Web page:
Let’s get out of the UK and go to another place. Over the Christmas holiday, I have been to one of my favourite places in Bulgaria called ‘’Etara’’. Today I will try to ‘’take you there’’.
Etara captivates and enchants. Etara impresses and inspires. Etara carries past reality in real time and leaves an inheritance for the future. Etara is the authentic handicraft of Bulgaria – unique, unadulterated and spiritual.
” Etara”, Bulgaria
The main idea of Donkov (the founder of Etara) was to allow visitors to Etara to touch the Bulgarian Revival and to get an idea of the life, customs, architecture, household and economic past of one of the oldest Bulgarian cities – Gabrovo.
The architectural and ethnographic complex “Etara” is a “city in the city”. Why? It is located very close to Gabrovo and many consider it his neighbourhood. But it is something else – Etara is a miniaturized model of the former Gabrovo, its Renaissance copy, where the workshops, the original architectural structures and the narrow streets – preserved in time and still “alive” – can be seen.
I have been many times to this incredible place and I enjoyed every moment spent there because in Etara you can follow the development of crafts and trade, touch the traditions of the Renaissance culture, get to know the specifics of the ancient technology, which for decades was a major source of livelihood in these places of Bulgaria.
In the next paragraph, I will give you a little information (based on https://en.wikipedia.org/wiki/Etar_Architectural-Ethnographic_Complex ) about where Etara is located. ( in case if someone would like to visit it 🙂 )
Etar Architectural and Ethnographic Complex is situated 8 km south of Gabrovo, in the northern wooded slopes of the Balkan Mountains. Occupying an area of 70 decares, this is the only one of its kind not only in Bulgaria but also in the whole South-East European Museum of the open air. It runs through the fast-flowing waters of the Sivek River, which are the main source for the propulsion of the water facilities in the complex. And even more impressive is the fact that these facilities are a model for folk techniques of water extraction.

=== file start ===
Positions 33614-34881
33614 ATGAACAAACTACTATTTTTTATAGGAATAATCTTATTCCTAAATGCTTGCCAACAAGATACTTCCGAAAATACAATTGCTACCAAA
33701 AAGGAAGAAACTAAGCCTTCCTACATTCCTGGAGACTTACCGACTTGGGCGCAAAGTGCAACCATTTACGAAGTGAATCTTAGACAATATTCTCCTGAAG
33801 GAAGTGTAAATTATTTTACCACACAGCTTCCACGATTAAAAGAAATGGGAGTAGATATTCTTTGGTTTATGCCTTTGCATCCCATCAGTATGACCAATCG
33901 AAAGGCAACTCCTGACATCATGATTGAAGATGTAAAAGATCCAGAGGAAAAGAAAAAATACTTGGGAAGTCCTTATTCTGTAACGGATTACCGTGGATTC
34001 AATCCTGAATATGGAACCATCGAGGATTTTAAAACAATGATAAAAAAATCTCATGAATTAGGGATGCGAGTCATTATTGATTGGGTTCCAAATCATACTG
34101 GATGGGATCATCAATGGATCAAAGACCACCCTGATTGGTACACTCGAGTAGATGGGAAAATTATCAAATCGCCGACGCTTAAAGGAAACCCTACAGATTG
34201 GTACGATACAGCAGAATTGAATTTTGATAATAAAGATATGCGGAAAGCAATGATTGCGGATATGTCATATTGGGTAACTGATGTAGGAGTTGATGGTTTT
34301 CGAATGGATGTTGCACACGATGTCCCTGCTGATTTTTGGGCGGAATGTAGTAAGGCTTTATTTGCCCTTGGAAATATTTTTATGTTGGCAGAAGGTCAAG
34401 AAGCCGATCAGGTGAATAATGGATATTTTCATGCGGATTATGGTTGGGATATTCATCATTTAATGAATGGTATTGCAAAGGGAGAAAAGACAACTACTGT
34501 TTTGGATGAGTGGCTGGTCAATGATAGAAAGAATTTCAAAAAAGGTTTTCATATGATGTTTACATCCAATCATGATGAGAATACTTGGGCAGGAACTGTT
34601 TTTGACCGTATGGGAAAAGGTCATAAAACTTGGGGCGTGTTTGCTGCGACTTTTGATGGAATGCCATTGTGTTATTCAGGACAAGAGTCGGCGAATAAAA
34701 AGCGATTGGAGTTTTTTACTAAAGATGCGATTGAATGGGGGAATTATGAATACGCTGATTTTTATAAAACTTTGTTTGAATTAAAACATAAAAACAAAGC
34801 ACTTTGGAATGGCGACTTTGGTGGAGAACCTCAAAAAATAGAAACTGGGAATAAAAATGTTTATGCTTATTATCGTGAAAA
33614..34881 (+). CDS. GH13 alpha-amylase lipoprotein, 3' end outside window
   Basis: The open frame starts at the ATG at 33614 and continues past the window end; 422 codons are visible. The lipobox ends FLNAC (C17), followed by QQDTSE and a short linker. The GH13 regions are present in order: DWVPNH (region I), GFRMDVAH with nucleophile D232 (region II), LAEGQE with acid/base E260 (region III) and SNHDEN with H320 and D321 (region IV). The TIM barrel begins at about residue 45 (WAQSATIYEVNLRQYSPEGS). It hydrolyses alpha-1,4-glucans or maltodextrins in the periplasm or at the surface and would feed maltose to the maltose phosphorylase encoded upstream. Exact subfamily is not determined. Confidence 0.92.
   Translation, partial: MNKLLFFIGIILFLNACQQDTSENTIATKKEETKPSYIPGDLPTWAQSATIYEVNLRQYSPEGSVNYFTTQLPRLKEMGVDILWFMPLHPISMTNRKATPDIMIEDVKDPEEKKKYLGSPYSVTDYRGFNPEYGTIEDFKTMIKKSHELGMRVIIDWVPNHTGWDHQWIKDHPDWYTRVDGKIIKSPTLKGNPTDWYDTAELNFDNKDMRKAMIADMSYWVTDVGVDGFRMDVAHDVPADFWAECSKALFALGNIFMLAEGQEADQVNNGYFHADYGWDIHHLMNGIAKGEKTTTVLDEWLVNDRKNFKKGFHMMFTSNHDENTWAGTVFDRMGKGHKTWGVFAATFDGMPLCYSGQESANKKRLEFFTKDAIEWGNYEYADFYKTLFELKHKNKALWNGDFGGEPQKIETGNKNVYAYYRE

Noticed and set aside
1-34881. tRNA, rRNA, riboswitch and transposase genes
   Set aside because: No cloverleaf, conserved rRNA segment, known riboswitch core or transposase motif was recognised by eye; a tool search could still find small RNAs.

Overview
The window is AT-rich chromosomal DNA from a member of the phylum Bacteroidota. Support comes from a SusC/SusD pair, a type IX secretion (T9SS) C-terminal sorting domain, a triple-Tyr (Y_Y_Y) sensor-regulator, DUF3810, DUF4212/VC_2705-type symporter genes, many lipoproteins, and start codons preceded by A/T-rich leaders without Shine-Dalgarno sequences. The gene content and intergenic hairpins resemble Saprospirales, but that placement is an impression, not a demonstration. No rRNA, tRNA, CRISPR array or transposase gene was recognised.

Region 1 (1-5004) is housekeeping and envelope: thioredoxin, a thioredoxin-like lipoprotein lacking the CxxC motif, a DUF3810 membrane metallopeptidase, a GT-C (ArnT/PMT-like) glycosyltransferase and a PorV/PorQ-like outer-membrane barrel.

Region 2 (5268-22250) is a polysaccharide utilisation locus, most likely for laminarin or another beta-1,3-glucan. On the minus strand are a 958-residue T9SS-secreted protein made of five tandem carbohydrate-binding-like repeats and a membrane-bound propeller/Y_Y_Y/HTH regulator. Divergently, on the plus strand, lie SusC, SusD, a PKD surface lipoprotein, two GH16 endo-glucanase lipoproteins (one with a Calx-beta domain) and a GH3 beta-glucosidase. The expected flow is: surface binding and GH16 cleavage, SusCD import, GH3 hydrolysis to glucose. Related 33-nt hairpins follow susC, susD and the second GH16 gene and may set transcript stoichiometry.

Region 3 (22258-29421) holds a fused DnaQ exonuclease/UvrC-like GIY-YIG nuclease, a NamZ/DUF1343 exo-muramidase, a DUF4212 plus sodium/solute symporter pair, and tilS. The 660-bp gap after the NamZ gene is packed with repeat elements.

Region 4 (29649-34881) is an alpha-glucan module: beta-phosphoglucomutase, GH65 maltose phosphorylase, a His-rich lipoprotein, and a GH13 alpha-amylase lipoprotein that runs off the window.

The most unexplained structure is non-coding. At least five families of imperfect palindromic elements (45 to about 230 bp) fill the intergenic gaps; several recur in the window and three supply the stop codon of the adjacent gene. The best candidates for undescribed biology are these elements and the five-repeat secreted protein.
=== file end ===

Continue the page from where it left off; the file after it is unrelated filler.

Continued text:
Etara itself is an attraction. But this attraction consists of many components, each of which occupies a definite place and meaning for the overall appearance of the complex.
The “exhibits” in Etara are conditionally divided into three strands. The first group brings together 10 objects representing the folk technique of water.
The second direction in the complex accentuates the architecture of the Renaissance houses,two-storeyed, with curved bay windows and consoles, with rosettes on the doors and spacious verandas.
I personally think that especially remarkable is the house of the Gabrovo merchant Petar Saka. (Please see the image below)
The house of the Gabrovo merchant Petar Saka
Its facade is dotted with painted columns with 21 windows. The open corridor passes into an indoor room called “kiosk”. In the shop on the first floor are sold articles made by craftsmen of folk crafts. On the second floor, there is an interior of a commercial dwelling. My opinion is that exactly this house is a great example of a sustainable design. The main materials that have been used are wood and bricks, which make me, think that probably in the past there were not many varieties of any stronger materials. These types of houses have been built in 1780’s and they still look impressive.
I could say that it is worth to visit and feel the spirit of the past time. By biting off the warm cakes with savoury and the sugar cake, it helps you to move imperceptibly at that time.